The U-47 saluting Scharnhorst
At the very moment when those decisions were made Bey was meeting his old colleague in arms the commander of the 4th flotilla Rolf Johannesson who also had his own worries : the destroyers had better chances at night but five alone were not sufficient at all to protect Scharnhorst . Next morning on the 20th many events took place simultaneously : while Hitler was giving his approval for the operation , convoy JW-55B was leaving the Scottish coast with destination Murmansk and Bey was writing to Demits : " I am afraid that any chance for success should be based merely on luck or an unexpected enemy error "
all these had no meaning to Demits ....Hitler was anxious to get a victory
DECEMBER 22-24 , 1943 : OPERATION "OSTFRONT"
Wind at strength 6: Strong Breeze
Tree branches are moving
Telegraph pole cables are whistling
You can hardly use your umbrella
British did know that the German fleet in Norway was limited to Scharnhorst and few destroyers and were feeling ready to take their chances . This task was to be undertaken by the Metropolitan Fleet Commander himself : Sir Bruce Fraser . For him sinking Scharnhorst was a personal affair . In winter 1943 , the 55 year old Commander was at the pick of his carrier . From May onwards the Metropolitan Fleet has adopted a clearly offensive policy seeking to engage the German fleet in the open sea . Churchill had offered him the post of the first Lord of the Sea in October but Fraser was to decline it : " I know I have the confidence of my fleet but it remains for me to sink Scharnhorst to prove my combat valor " . He has always been a character of integrity : he would not accept any office if he would not first prove he deserved it . In this particular moment there was really something to accomplish before accepting the post offered by the prime minister , something he had to prove in the battlefield . Now he had the chance to achieve a personal victory
Ironically , the element considered as 'surprise' to Demits , the long idle period of the German battleships in the arctic , this is exactly what triggered a feeling to Fraser that the Germans were up to something and this 'something' could have been only Scharnhorst . This is why he had studied in detail all the advantages and disadvantages of Scharnhorst attacking a convoy
The battleships for the Germans were considered as battle cruisers for the allies and Scharnhorst was a good combination of both : the guns and the protection of a battleship and the speed of the cruiser . Scharnhorst was faster than any other British ship and could start its fire from 45 Km away . She could approach quickly , fire and disengage and reengage at will . This advantage Fraser reckoned to balance with fast destroyer torpedo attacks and then engage Scharnhorst with his flagship Duke of York and her 14 in. guns . Additionally Fraser has build up a nice trap : The convoy JW-55B was supported by 17 antisubmarine ships while the metropolitan fleet was divided in two forces , the second one waiting to get into battle if Scharnhorst was to appear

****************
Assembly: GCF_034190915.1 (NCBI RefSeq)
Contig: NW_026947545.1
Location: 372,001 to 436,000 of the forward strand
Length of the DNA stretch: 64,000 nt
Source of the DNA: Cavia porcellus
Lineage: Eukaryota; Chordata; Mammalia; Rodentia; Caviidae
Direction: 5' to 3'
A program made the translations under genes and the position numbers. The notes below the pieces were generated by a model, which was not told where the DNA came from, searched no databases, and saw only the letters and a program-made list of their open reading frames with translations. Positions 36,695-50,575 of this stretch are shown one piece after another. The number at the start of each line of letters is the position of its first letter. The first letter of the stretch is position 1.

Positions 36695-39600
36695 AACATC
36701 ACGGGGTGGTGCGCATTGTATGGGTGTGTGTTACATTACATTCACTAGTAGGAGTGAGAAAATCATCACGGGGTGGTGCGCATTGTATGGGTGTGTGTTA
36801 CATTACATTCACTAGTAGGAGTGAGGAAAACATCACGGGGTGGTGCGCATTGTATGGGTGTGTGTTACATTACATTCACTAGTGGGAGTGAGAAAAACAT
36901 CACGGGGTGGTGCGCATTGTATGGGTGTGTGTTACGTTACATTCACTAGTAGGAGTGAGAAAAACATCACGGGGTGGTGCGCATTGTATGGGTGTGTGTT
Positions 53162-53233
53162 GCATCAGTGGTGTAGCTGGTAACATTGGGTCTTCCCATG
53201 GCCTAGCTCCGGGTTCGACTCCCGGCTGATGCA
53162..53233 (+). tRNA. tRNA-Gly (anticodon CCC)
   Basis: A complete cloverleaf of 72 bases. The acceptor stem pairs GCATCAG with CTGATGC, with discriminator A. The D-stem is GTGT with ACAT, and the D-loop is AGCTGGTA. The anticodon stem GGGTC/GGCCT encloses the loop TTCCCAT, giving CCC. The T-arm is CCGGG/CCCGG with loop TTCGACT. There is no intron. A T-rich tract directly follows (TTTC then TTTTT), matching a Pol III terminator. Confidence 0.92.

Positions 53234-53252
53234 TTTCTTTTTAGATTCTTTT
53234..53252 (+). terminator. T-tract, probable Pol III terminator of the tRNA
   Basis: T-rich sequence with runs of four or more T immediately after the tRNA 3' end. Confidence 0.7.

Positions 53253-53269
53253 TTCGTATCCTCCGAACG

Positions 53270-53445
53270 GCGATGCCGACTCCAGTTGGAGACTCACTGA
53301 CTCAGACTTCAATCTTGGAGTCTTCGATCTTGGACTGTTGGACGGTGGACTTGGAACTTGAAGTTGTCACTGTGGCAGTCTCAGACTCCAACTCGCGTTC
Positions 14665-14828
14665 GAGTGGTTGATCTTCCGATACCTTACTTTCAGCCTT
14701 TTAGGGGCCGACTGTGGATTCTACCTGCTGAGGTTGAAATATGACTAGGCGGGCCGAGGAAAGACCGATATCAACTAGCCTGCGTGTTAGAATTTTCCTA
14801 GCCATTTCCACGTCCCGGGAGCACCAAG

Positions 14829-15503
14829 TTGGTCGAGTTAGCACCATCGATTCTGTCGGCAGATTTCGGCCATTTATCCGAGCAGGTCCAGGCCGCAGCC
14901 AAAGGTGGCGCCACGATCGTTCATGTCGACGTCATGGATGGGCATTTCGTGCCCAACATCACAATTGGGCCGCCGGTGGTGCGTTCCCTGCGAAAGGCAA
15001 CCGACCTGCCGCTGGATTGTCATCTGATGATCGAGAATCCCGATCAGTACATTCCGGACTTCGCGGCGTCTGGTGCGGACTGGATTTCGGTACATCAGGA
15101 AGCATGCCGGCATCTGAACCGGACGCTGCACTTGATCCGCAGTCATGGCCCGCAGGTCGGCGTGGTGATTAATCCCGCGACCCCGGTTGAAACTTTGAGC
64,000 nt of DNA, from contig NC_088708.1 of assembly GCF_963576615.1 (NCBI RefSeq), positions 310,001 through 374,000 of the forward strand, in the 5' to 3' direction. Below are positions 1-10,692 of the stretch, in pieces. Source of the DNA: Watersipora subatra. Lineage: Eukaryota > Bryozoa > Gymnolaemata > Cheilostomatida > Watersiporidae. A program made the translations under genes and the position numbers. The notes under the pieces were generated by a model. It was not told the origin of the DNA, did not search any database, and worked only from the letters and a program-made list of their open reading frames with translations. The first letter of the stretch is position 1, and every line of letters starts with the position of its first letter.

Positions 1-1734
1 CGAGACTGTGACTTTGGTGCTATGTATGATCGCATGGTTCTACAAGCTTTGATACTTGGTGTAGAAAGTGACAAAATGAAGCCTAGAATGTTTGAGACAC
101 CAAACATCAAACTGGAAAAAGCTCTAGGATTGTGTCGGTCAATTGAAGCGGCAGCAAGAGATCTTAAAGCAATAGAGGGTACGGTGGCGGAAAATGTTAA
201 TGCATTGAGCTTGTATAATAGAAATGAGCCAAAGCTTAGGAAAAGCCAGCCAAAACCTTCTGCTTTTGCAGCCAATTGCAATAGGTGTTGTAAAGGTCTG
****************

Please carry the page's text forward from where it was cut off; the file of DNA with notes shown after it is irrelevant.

Force 1 included Belfast, Sheffield and Norfolk under Rear-Admiral R. Burnett that was to follow a parallel course covering the southern flank of the convoy the side most probable Scharnhorst would come from . Force 2 was covering the north with Duke of York , the cruiser Jamaica and the destroyer Saumarez , Savage , Scorpion and Stord who were keeping some 250 Km away and was charged with the task to face Scharnhorst . The two forces would converge in the area of Barends Sea east of the Island of the Bears , the highest risk area for the convoy . If Scharnhorst appeared King George V was to throw flares from 12 Km away to help the destroyer deploy and attack with torpedoes . In case the enemy was hit then the battleship would approach to finish her off
On the 23rd the two forces were ready to meet the convoy . Fraser was only waiting for Scharnhorst
DECEMBER 25 , 1943
Wind at strength 7: Moderate Tempest
Trees are shaking
The sailing of convoy JW-55B was known to the German North Group Force after a report of a reconnaissance plane on the 22nd but it was mentioning the escort of normal small corvettes which convinced Demits that the British were not expecting a german attack . But this was the last information to come form Luftwaffe for the next 3 days as it was restricted by the very bad weather conditions - as every body else has predicted , apart from Demits himself